By morning, a dusting of snow had softened winter’s dark lines and sharp angles. Throughout the day, the storm sifted down a deafening silence of eyelash soft flurries. When we awoke the next day we reveled in the blurry white embrace of a rounded world. Fence posts topped with mushroom perfection. Cedars and firs bowing with their pillowed gifts. All things flat had gained marshmallow hats and the unbroken smoothness of the streets and yards beckoned for footprints. We obliged them.
By the third morning, with the plows having somehow missed our street, if not our town, and the snow never quitting its powdered sugar descent, worry snuck in. By week’s end we began to plan our escape. When we ventured to trench our way beyond our side door, we got as far as the street before turning back. Too much to shovel, too soft to wade through, exhaustion overwhelmed us. We’d hoped to break through to some gap, some sign of rescue. Only the occasional hallo from a neighbor, no, we’ve neither seen nor heard from anyone but you and us.
Twelve days now and our homemade snowshoes are ready. We’re leaving out the second story window over the garage. We wear our ski clothes and goggles as the blizzard conditions have scarcely let up. The power has been out for days, but the gas stove has kept us alive. We boiled snow and ate down our stores, cans and sacks we never imagined we’d use but are grateful for their presence. Thank god for our ancestors’ habits. Whoever thought lima beans could taste so good?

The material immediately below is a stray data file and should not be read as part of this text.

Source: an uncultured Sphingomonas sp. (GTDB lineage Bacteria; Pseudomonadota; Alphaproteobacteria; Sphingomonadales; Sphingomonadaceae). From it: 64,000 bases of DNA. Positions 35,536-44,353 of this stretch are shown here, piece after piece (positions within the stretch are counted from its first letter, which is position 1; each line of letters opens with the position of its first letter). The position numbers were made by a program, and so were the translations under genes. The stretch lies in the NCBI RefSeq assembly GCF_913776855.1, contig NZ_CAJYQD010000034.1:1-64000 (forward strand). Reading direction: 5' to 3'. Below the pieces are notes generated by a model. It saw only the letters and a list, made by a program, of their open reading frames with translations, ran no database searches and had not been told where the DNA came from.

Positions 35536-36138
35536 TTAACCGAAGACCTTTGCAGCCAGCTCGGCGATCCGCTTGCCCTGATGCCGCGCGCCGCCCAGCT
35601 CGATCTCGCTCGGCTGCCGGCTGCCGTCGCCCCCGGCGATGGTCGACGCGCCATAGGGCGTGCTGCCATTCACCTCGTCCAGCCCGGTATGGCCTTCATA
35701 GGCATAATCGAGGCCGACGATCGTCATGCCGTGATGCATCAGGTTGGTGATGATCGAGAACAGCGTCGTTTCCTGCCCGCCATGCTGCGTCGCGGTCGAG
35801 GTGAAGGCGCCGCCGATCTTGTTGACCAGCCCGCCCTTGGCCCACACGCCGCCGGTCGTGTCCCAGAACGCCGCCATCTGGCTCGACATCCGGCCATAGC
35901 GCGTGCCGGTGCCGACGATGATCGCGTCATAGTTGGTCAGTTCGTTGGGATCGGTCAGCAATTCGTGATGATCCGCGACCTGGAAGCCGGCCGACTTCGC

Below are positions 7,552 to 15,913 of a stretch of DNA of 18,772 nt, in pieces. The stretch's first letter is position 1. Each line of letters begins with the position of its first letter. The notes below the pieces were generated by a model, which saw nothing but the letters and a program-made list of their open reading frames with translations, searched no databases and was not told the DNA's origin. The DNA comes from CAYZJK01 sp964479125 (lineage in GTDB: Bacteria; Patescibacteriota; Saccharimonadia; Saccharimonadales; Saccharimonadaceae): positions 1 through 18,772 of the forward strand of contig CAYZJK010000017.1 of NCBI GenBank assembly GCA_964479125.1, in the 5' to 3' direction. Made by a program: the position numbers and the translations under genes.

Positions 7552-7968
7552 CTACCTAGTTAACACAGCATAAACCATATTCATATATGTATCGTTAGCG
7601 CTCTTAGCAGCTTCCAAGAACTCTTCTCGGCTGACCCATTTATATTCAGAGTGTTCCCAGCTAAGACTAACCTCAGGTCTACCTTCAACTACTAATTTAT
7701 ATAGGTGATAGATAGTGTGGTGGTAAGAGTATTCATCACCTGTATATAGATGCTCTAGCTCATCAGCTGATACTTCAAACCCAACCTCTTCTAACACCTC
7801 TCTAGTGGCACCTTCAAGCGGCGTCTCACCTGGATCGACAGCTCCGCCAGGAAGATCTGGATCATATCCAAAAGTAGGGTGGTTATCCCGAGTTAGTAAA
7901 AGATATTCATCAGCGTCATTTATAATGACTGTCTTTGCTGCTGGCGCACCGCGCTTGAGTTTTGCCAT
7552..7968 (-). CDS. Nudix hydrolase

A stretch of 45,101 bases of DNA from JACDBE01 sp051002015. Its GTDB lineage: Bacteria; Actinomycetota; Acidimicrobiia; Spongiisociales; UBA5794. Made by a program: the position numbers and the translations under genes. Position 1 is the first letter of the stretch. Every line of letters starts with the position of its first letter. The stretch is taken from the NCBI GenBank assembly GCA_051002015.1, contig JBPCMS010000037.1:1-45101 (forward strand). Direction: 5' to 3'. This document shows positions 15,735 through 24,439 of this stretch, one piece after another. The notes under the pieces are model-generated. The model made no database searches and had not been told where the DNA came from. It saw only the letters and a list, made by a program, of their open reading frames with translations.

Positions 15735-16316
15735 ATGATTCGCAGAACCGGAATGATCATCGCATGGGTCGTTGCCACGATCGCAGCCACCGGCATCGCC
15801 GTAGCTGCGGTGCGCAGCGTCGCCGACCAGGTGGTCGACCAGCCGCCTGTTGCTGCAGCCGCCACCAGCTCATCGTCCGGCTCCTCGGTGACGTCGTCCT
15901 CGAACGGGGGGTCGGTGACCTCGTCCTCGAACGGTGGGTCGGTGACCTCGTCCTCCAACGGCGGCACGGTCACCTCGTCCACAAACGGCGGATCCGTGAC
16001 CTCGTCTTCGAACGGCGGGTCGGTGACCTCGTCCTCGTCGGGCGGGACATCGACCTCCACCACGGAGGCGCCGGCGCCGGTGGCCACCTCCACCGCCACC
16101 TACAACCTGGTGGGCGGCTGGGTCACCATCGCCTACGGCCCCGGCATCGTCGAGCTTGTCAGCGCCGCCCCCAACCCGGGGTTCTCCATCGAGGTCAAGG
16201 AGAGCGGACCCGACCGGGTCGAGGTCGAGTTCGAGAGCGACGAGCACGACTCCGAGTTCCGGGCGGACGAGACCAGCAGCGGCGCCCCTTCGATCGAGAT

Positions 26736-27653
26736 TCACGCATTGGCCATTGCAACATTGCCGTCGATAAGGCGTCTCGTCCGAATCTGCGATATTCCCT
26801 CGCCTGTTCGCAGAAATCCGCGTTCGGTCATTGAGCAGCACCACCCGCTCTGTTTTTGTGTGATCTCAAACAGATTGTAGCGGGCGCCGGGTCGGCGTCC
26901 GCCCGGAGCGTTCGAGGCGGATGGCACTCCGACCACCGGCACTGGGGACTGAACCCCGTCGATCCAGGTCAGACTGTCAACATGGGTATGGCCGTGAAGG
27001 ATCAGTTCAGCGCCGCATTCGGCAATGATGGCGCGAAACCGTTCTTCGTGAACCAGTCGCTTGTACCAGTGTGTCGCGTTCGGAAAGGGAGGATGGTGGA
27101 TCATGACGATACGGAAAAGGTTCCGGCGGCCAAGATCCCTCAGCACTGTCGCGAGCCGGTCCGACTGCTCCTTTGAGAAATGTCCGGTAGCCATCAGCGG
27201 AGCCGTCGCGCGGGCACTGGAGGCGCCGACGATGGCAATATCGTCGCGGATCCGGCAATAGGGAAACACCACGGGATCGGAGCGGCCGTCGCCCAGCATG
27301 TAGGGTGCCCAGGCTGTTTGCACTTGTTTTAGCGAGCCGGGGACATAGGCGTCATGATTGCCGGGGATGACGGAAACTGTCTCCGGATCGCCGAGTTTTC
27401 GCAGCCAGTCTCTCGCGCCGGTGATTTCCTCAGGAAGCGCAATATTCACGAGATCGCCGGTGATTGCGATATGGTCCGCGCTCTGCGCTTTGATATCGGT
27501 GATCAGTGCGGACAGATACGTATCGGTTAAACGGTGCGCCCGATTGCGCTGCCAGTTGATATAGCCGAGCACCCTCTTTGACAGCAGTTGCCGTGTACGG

It took all day, but we’re finally to the grocery store. There’s a ramp down to the entrance and there are lanterns burning inside. National Guard soldiers keep the peace, they nod to us as we traipse into the dimly lit entry way. We can buy only so much, and the selection is limited, but we’re relieved there’s anything at all.
We’re told to head to the high school where most of the town has gathered for warmth and food. Generators are running and the place is ready for us.
We spend the night, and the next. The snow never quits. We stay until supplies, the Guard says, that should have arrived, never show up. You might be better off fending for yourselves, they tell us. We take what they offer, and the remaining supplies we didn’t share and head back toward home. We have trouble navigating as the snow covers the street signs and what looks like a road is just an open patch without trees. But we make it.
A few neighbors have candles burning in third story windows, their second stories are mostly buried. We, ourselves, only have an attic. We have to dig down to reenter our window. With the stove fired up and warm porridge in our bellies we sit on cushions and blankets in the attic and stare out the circular window at the snow that continues to fall.